Introduction

Suppose you had a coupon for a free ice cream cone from a local ice cream parlor. While walking by the store on a particularly hot day, you decide to redeem your coupon. Leaving the store, you stroll down the street and accidently drop the cone on the ground, rendering the ice cream inedible. You are disappointed at first, but you achieve some comfort by reminding yourself that it was free to begin with. You reason that if you didn’t have to pay for it, it was no real loss. Alternatively, suppose you had been wanting to buy a new video game system. You had contemplated saving for the system, but knew you really needed to save your money for a new pair of eyeglasses. Your prescription had changed substantially and it was beginning to be difficult to do everyday things. One afternoon you check your mail and find that your grandmother has written you a check. It is just enough to purchase either the game system or the new glasses. After thinking about it for a minute or two you decide to purchase the video game system. What kind of a gift would glasses make, anyway?


 Consumers must deal with new income from varied sources and new expenses on a variety of items on a regular basis. Additionally, people face changes in the state of the world (often referred to as shocks) that can render prior investments useless or make them even more valuable. The sheer volume of decisions one must make can lead people to use simple rules of thumb to make decisions rather than to optimize in the way that economic theory suggests. In particular, people can use a system called mental accounting to make decisions as well as to rationalize previous decisions. Mental accounting is a procedure of keeping accounts of income and expenses, similar to that used by corporations, except in this case, each person is his or her own bookkeeper and the books are kept in the ledgers of one’s mind. In the previous chapter, we detailed how people can be motivated by transaction utility — the desire to get a good deal on an item. In a sense, when a sunk cost is incurred, it is entered into the mental ledger as an expense in a particular account. To balance the books, the person then seeks a gain of equal or greater value that allows him to close the mental account. Thus, for example, you might open a mental account when you enter an all-you-can-eat restaurant and pay the admission fee. This account could only be closed by consuming enough food for you to feel you have received a value that exceeds the cost of entry. In this case, you would choose to consume more when the price is higher. Decision making based on mental accounting can lead directly to the transaction utility–based behavior described in the previous chapter, though many other anomalous types of behavior are implicated.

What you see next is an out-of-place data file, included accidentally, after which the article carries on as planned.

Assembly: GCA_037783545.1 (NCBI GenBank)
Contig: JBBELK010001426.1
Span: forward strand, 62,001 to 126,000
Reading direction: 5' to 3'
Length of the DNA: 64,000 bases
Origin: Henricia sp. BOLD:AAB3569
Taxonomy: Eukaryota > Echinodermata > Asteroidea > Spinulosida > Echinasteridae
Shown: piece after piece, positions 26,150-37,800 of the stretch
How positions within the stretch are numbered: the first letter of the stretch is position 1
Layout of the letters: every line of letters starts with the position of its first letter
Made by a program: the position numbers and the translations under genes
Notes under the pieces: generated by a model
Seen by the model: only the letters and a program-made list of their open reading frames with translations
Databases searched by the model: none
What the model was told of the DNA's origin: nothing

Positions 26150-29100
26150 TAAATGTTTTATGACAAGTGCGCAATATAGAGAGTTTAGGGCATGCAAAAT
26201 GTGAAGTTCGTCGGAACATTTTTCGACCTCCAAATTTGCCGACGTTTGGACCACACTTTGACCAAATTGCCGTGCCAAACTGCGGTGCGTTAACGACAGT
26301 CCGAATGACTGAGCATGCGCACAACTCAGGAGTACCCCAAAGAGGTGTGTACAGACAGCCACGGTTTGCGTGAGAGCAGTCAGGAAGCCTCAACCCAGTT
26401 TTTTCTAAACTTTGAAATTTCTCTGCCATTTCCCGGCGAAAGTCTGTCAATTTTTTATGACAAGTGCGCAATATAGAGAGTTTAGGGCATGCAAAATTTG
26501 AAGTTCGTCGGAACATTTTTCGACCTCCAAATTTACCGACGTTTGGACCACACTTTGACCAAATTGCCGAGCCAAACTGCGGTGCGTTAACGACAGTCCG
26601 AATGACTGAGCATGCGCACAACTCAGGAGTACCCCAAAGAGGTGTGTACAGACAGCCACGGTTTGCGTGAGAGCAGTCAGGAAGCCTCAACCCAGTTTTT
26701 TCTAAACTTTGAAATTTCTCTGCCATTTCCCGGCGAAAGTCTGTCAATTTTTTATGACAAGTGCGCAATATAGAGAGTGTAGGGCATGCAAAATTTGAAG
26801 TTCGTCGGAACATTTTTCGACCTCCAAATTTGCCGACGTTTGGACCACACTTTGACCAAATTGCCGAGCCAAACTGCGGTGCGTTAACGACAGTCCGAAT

This chapter discusses the full theory of mental accounting and describes several types of behavior that apparently result from this decision heuristic. In particular, we discuss how income source can determine the types of spending, how individual consumers can rationalize bad investments, and how consumers can group events in their mind to obtain a balanced account. Mental accounting is a procedural rational model of consumer choice in that it tells us what is motivating the consumer to make these choices. Although mental accounting can lead to many and varied anomalous decisions, the model itself is surprisingly similar to the accounting methods used by large firms for exactly the same purposes.

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